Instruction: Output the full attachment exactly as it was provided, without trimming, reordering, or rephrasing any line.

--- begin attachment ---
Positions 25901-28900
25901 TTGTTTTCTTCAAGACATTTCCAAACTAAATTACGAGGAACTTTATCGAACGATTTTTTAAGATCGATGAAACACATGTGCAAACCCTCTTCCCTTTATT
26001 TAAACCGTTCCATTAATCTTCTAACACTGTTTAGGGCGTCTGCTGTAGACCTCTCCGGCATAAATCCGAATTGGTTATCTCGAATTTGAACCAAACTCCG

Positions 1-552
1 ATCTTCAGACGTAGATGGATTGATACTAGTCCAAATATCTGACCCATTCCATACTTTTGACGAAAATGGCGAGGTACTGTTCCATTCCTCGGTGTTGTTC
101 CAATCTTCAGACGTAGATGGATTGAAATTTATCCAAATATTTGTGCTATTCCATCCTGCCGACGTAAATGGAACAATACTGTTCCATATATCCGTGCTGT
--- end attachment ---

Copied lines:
Positions 25901-28900
25901 TTGTTTTCTTCAAGACATTTCCAAACTAAATTACGAGGAACTTTATCGAACGATTTTTTAAGATCGATGAAACACATGTGCAAACCCTCTTCCCTTTATT
26001 TAAACCGTTCCATTAATCTTCTAACACTGTTTAGGGCGTCTGCTGTAGACCTCTCCGGCATAAATCCGAATTGGTTATCTCGAATTTGAACCAAACTCCG

Positions 1-552
1 ATCTTCAGACGTAGATGGATTGATACTAGTCCAAATATCTGACCCATTCCATACTTTTGACGAAAATGGCGAGGTACTGTTCCATTCCTCGGTGTTGTTC
101 CAATCTTCAGACGTAGATGGATTGAAATTTATCCAAATATTTGTGCTATTCCATCCTGCCGACGTAAATGGAACAATACTGTTCCATATATCCGTGCTGT